There were two different components in some ways to this episode — Alex finding himself some peace (or at least keeping himself from being murdered in the immediate future), and then Alex doing everything that he could after the fact in order to further ensure that he has a future of his own.
The craziest thing in the aftermath of the craziness tonight is that Alex could sit there with a plain face and still refer to himself as a “banker,” even though it was just a small slice of who he was and what he became.
The longer the finale went along, the more intense it became. The closing minutes had Alex more in this “banker” role, working as a negotiator to show his strength in that capacity. (Never have financial negotiations been so intense, right?) The point of all of this was a way of signifying how Alex, in the aftermath of all he went through, was no longer the pushover who could be handed a small share — he was a power. To quote more of Walter White, he was in the empire business. Also, apparently he has no interest in picking up Rebecca’s phone calls, either. Stone cold.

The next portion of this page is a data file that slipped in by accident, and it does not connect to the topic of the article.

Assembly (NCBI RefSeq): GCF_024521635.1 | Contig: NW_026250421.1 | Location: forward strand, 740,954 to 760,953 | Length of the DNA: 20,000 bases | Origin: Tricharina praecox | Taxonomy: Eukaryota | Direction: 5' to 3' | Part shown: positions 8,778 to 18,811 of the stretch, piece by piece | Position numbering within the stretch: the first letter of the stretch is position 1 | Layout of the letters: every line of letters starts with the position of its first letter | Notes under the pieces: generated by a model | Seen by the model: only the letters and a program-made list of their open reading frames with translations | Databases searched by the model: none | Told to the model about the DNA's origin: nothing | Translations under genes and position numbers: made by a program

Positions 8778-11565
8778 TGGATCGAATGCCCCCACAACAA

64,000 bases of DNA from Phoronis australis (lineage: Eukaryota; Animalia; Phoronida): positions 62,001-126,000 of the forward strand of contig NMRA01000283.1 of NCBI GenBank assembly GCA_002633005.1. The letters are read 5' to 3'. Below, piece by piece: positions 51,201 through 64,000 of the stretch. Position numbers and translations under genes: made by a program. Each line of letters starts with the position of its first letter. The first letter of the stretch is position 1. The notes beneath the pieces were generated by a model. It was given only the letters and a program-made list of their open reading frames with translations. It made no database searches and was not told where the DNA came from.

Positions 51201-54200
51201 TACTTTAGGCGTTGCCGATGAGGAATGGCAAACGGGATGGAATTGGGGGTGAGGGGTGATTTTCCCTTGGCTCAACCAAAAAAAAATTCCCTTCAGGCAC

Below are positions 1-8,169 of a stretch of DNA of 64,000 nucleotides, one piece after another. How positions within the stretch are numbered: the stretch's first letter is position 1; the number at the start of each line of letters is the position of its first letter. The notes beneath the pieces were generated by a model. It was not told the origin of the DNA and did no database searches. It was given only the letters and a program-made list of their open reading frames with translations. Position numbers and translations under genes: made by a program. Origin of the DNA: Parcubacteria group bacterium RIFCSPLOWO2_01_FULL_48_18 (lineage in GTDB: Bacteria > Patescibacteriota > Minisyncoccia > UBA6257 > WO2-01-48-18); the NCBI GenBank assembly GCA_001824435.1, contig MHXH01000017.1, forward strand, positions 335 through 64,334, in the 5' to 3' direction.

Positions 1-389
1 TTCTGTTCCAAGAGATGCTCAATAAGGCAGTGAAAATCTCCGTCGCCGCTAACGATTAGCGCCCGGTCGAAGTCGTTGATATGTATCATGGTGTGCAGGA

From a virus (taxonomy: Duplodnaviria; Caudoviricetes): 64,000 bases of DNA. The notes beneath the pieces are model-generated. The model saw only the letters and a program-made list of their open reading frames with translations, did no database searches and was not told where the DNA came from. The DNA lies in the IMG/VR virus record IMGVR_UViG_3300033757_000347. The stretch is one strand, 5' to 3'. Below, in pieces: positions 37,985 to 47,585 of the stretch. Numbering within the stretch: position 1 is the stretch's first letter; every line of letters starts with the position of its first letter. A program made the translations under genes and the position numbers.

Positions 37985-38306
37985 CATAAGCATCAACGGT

The McMafia finale was excellent television, gripping enough to compensate for the fact that this is not a particular genre of television we are particularly fond of watching. It was perfectly paced and gave you a true sense of the hardening of Alex Godman. Sure, he is a negotiator, a banker, and in many ways so much more than that.
We could argue that the finale needed more of a signature moment to get people talking, but we presume that this was more about a deliberate journey than just a story cultivated for the sole purpose of shock value. A tremendous performance by James Norton made McMafia worth the cost of admission.
What do you think about the McMafia finale as a whole? Be sure to share some of your thoughts now in the comments! Meanwhile, you can also like CarterMatt on Facebook in the event you want some more updates regarding McMafia right away. (Photo: BBC.)